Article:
Just weeks ago, the State GOP in Mississippi pulled a Pontius Pilate and washed their hands of the strong allegations of voter fraud that the McDaniel campaign presented to them. Their excuse was that they wouldn’t have time to notify members of the State Executive Committee according to their bylaws and therefore did not have the time to spend the appropriate amount of time reviewing the case before the deadline for them to make a fair decision.
Their solution? Send the case over to the courts.
It is our opinion that the State Party could and should have censured the Cochran Campaign for the egregious tactics they and their allies employed during the Mississippi Senate run-off.
Most of the conservative grassroots folks that we’ve been working with in Mississippi since November 2013 are involved with organizing and taking back the county parties, but they need help. It is our sense that this similar narrative is playing out across many different states and will continue to do so until conservatives actively engage in taking back the Republican Party.
Sitting on the sidelines is no longer an option. We must work together to fight for the principles that made our nation great. There is a vehicle waiting for us to become the drivers of it. Conservatives must step up and make sure the vehicle moves in the right direction.
If we don’t do it, no one will.
Saturday, August 16th, 2014 by Madison Project Staff and is filed under Blog, Uncategorized
The Republican Party isn’t acting as if they are very serious about winning the fight in Washington, D.C. heading into the November General Election season.
Why do we say this?
Because their three talking points for why we need make Mitch McConnell majority leader in January of 2015 are:
- The Keystone pipeline
- Repeal the medical device tax
- Fire Harry Reid
This strategy is akin to eating the scraps off the floor and nibbling around the edges. The nation is heading recklessly over a cliff and these are the three main priorities?
Let us explain why these should be non-starters.
The Keystone pipeline: We agree that this is an important issue. But is this THE winner when it comes to freeing up the gas and oil markets in the United States? No, it’s not. There have been all kinds of projections as to why we need the Keystone Pipeline. The most obvious one is the new jobs it will create. As with most projections, numbers can vary wildly, so let’s just go with a few thousand new jobs. Now, let’s consider what would happen if we actually lifted some of the regulations on the gas and oil industry. We are not talking unfettered drilling anywhere and everywhere. But we are saying that Americans need to consider the benefits of domestic drilling regulations, both on and offshore, being lifted so the markets can become more competitive domestically and abroad. If the GOP really wanted to get serious about creating jobs, they would go beyond Keystone.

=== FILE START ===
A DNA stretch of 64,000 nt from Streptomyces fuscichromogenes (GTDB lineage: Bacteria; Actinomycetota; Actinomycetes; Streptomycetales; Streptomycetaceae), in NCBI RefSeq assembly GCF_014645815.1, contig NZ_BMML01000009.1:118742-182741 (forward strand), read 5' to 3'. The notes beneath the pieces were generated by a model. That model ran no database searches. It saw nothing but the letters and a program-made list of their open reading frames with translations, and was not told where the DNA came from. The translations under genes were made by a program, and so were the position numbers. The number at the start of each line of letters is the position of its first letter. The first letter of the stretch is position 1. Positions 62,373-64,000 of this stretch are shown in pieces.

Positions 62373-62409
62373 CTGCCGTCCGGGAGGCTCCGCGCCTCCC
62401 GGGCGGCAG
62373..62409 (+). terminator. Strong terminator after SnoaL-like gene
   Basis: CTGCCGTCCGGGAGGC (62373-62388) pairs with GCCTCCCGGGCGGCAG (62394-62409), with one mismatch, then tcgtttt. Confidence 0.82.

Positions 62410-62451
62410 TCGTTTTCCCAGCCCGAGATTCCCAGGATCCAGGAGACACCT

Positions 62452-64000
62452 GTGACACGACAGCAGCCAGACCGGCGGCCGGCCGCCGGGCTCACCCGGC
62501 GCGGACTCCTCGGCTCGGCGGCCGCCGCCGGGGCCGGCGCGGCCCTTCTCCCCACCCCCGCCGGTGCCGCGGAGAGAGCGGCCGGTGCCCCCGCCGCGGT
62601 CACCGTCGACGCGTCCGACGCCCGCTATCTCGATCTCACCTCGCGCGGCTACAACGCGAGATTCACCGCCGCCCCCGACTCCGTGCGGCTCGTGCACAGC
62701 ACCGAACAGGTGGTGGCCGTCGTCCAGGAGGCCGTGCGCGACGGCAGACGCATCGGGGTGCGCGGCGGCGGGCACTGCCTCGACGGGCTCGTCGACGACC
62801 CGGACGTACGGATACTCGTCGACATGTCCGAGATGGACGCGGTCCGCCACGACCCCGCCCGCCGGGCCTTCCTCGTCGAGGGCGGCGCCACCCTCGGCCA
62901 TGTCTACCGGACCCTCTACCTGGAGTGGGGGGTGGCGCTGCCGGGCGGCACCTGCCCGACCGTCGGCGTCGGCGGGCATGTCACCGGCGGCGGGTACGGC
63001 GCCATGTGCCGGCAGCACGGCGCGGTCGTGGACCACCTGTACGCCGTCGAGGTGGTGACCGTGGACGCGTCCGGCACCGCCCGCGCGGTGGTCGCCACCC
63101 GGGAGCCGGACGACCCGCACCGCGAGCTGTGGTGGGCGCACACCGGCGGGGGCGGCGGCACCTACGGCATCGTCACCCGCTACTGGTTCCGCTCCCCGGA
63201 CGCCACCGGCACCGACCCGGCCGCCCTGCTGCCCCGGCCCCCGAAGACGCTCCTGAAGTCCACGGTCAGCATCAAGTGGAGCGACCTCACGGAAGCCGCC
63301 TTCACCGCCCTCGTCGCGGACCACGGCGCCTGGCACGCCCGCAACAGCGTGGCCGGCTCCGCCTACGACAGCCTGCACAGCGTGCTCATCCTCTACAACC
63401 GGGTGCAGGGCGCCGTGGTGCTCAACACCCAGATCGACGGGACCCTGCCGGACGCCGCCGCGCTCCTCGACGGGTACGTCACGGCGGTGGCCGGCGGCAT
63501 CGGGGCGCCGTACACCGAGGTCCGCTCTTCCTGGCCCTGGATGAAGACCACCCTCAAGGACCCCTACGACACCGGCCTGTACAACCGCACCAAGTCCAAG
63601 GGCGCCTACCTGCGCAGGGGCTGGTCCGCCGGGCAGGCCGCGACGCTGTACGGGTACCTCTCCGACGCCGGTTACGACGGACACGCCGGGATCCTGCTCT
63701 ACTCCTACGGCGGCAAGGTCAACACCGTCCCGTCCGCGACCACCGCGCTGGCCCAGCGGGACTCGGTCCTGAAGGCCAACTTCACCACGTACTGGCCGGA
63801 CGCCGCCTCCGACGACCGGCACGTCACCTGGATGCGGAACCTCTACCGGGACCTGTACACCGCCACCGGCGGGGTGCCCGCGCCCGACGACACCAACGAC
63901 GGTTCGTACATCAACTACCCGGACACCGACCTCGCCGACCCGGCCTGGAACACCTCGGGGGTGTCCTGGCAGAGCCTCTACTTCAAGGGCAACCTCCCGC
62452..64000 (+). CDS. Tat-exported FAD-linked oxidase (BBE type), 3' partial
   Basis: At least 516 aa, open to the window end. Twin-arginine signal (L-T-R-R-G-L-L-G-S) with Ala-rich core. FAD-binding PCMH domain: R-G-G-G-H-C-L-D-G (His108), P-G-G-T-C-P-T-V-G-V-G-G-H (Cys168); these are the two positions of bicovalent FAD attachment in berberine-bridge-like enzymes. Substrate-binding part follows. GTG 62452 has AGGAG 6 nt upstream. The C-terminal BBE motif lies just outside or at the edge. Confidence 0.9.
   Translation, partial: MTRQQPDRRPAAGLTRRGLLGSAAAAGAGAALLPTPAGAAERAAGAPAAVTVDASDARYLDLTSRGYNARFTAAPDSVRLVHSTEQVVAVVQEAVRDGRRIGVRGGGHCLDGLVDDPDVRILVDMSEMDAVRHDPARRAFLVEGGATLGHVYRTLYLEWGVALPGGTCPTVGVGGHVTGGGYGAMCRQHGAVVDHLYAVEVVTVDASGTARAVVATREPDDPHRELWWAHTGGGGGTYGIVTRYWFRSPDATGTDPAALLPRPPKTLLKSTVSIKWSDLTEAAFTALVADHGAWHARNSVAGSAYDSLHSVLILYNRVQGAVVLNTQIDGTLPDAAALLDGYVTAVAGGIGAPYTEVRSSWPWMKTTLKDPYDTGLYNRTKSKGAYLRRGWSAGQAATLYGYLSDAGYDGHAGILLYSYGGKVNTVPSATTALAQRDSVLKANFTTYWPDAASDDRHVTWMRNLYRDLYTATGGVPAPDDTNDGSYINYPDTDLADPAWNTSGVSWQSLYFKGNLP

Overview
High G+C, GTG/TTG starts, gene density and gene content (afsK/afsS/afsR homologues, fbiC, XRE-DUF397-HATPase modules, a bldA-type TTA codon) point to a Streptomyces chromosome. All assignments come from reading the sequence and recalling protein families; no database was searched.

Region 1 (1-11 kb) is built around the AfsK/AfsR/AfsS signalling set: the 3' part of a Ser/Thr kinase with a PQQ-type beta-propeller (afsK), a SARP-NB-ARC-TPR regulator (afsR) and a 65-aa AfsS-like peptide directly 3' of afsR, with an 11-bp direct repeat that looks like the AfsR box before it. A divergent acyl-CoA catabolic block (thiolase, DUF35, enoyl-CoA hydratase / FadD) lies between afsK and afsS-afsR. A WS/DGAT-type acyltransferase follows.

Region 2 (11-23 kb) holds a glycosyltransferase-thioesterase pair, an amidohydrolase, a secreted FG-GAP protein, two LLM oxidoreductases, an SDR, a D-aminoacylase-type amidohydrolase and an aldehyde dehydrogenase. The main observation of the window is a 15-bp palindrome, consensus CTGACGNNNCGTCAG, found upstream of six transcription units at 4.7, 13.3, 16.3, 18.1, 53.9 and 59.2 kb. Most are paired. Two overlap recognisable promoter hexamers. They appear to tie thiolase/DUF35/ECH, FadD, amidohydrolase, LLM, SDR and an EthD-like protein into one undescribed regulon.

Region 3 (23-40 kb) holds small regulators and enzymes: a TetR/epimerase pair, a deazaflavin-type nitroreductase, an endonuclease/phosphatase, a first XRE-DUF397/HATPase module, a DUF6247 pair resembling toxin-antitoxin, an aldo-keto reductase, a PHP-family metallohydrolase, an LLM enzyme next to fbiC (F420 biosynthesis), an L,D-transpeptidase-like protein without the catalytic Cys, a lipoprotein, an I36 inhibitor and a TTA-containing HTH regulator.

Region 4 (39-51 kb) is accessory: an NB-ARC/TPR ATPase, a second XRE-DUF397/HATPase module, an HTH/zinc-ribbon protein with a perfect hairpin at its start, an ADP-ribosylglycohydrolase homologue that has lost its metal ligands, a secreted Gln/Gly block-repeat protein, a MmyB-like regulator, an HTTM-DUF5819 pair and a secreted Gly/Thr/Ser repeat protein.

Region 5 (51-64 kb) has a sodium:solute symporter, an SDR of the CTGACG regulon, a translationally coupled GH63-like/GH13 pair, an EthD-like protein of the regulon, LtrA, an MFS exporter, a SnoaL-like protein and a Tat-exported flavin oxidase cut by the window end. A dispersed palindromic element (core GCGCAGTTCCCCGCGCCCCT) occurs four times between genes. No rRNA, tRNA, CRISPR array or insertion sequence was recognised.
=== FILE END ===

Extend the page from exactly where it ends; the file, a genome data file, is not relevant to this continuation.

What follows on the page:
The medical device tax: This is not a winner. Not now, not ever. How is bailing out special interests and leaving the American taxpayer/health care consumer under the thumb of government regulation a good idea? Leave it to those with a Beltway mentality to think this is a winner. This is the ultimate inside-baseball issue that not only removes part of the coalition working to repeal Obamacare, it does virtually nothing to alleviate the burden Obamacare places on everyday Americans. It might create a few thousand jobs, but this is not a win for the American people. It will be a win for corporations and lobbyists, who can put more money into campaign coffers than 99 percent of Americans can.
Fire Harry Reid: Why? So we can get the sterling leadership of Mitch McConnell? Take a few minutes, and try to name anything that Mitch McConnell has accomplished during his 30 years in the United States Senate? Some folks, after clicking their fingers for a few seconds will ask, “Isn’t that the Senator who fought against campaign finance reform?” They would be correct. Over 10 years ago and that’s it. We understand the “taking the majority” angle of “Fire Harry Reid,” but let’s not fool ourselves. There is not going to be a dramatic shift in direction with Mitch McConnell at the helm of the United States Senate. For those saying he’ll stop Obama nominees, remember: this is the man who has voted for 81 percent of Obama’s judicial nominees. In fact, in 1993, he also voted to confirm Ruth Bader Ginsburg and Stephen Breyer, two of the Supreme Court Justices who voted 5-4 to uphold the Constitutionality of Obamacare. This is also the man who pushed for the Wall Street bailouts, TARP and other massive big government policies. Now, ask yourself the question “Why?” again.
If this is what the Republican Party has been reduced to when it comes to issues they think are winning issues, then we can safely say two things. They are neither serious nor are many members of Congress with an “R” behind their names worth keeping in Washington, DC.
Friday, August 15th, 2014 by Madison Project Staff and is filed under Blog, Elections, Press
He’s a decorated war veteran and a successful small businessman. He served for years as a state senator in Oklahoma and now he’s running for United States Congress.
When it comes to candidates running this election cycle, Steve Russell and the OK-5 race have been sleepers. In a state where all 66 counties went for John McCain in 2008, many folks assume that whoever wins in Oklahoma will be conservative. While that is true in some instances, such is not the case in OK-5. While Steve won the primary, he did not win enough of the vote to avoid a run-off and this next Tuesday, August 26th, voters in OK-5 will decide who to send to Washington, DC, Steve Russell or Patrice Douglas.